Federal Register, Volume 74, Number 76, April 22, 2009, Pages 18285-18448 Page: 18,294
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18294 Federal Register/Vol. 74, No. 76/Wednesday, April 22, 2009/Rules and Regulations
recreational activities and sightseeing.
This rule will not have a significant
economic impact on a substantial
number of small entities for several
reasons: (i) Vessel traffic can pass safely
around the area, (ii) vessels engaged in
recreational activities and sightseeing
have ample space outside of the affected
portion of the San Francisco Bay to
engage in these activities, (iii) this rule
will encompass only a small portion of
the waterway for a limited period of
time, and (iv) the maritime public will
be advised in advance of this safety
zone via Broadcast Notice to Mariners.
Assistance for Small Entities
Under section 213(a) of the Small
Business Regulatory Enforcement
Fairness Act of 1996 (Pub. L. 104-121),
we offer to assist small entities in
understanding the rule so that they can
better evaluate its effects on them and
participate in the rulemaking process.
Small businesses may send comments
on the actions of Federal employees
who enforce, or otherwise determine
compliance with, Federal regulations to
the Small Business and Agriculture
Regulatory Enforcement Ombudsman
and the Regional Small Business
Regulatory Fairness Boards. The
Ombudsman evaluates these actions
annually and rates each agency's
responsiveness to small business. If you
wish to comment on actions by
employees of the Coast Guard, call 1-
888-REG-FAIR (1-888-734-3247). The
Coast Guard will not retaliate against
small entities that question or complain
about this rule or any policy or action
of the Coast Guard.
Collection of Information
This rule calls for no new collection
of information under the Paperwork
Reduction Act of 1995 (44 U.S.C. 3501-
A rule has implications for federalism
under Executive Order 13132,
Federalism, if it has a substantial direct
effect on State or local governments and
would either preempt State law or
impose a substantial direct cost of
compliance on them. We have analyzed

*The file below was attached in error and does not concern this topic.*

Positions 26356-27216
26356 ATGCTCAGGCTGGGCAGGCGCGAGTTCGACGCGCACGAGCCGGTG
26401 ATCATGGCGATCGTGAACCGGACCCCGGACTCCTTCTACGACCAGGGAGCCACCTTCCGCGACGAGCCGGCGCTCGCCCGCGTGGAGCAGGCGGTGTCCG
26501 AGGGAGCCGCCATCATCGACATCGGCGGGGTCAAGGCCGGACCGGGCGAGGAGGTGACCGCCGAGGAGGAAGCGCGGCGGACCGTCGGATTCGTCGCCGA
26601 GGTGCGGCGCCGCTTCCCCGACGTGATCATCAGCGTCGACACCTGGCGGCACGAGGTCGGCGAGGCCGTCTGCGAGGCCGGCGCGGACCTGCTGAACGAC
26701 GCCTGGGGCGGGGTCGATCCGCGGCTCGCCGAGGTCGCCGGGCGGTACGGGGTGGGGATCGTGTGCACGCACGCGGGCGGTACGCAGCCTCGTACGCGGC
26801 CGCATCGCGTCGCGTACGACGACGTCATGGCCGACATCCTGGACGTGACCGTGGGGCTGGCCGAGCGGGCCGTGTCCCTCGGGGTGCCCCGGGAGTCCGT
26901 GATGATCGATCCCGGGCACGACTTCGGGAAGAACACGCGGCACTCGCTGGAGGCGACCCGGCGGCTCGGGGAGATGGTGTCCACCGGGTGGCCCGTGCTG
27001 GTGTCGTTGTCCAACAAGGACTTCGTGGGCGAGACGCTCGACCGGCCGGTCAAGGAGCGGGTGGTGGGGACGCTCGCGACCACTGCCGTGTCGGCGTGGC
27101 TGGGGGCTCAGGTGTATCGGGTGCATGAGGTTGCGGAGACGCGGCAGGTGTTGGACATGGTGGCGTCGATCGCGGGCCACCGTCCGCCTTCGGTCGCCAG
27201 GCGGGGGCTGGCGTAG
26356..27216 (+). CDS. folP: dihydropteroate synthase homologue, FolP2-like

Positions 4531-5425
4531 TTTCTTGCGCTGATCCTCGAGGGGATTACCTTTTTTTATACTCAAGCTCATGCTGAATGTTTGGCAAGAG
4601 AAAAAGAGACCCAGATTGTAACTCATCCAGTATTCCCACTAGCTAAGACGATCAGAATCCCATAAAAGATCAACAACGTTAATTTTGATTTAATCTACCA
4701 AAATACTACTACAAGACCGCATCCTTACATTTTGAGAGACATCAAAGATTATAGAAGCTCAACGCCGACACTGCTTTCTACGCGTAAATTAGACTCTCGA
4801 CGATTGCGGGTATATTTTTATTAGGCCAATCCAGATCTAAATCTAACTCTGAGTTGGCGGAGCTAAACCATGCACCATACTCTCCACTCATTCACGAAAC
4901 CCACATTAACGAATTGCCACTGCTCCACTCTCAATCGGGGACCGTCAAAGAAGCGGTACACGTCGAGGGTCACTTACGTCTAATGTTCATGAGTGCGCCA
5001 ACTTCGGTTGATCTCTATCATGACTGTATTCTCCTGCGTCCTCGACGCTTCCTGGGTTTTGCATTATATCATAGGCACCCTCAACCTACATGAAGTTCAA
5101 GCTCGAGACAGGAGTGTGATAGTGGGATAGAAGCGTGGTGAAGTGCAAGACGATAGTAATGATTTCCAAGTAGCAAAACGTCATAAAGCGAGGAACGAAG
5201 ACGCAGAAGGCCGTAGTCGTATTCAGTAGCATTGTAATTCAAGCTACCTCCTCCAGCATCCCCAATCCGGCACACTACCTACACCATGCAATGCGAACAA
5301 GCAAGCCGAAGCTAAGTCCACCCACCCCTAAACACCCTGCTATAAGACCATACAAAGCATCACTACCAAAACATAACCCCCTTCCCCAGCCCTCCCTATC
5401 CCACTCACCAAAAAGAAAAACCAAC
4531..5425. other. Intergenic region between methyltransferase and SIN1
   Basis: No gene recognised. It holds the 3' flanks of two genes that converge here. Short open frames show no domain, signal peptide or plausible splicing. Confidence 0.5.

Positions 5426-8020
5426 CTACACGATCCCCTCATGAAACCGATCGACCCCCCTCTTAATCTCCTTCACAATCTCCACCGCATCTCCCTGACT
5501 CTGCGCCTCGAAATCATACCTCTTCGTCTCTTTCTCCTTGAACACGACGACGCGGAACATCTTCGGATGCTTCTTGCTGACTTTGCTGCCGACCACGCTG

this rule under that Order and have
determined that it does not have
implications for federalism.
Unfunded Mandates Reform Act
The Unfunded Mandates Reform Act
of 1995 (2 U.S.C. 1531-1538) requires
Federal agencies to assess the effects of
their discretionary regulatory actions. In
particular, the Act addresses actions
that may result in the expenditure by a
State, local, or tribal government, in the
aggregate, or by the private sector of
$100,000,000 or more in any one year.
Though this rule will not result in such
an expenditure, we do discuss the
effects of this rule elsewhere in this
Taking of Private Property
This rule will not effect a taking of
private property or otherwise have
taking implications under Executive
Order 12630, Governmental Actions and
Interference with Constitutionally
Protected Property Rights.
Civil Justice Reform
This rule meets applicable standards
in sections 3(a) and 3(b)(2) of Executive
Order 12988, Civil Justice Reform, to
minimize litigation, eliminate
ambiguity, and reduce burden.
Protection of Children
We have analyzed this rule under
Executive Order 13045, Protection of
Children from Environmental Health
Risks and Safety Risks. This rule is not
an economically significant rule and
does not create an environmental risk to
health or risk to safety that may
disproportionately affect children.
Indian Tribal Governments
This rule does not have tribal
implications under Executive Order
13175, Consultation and Coordination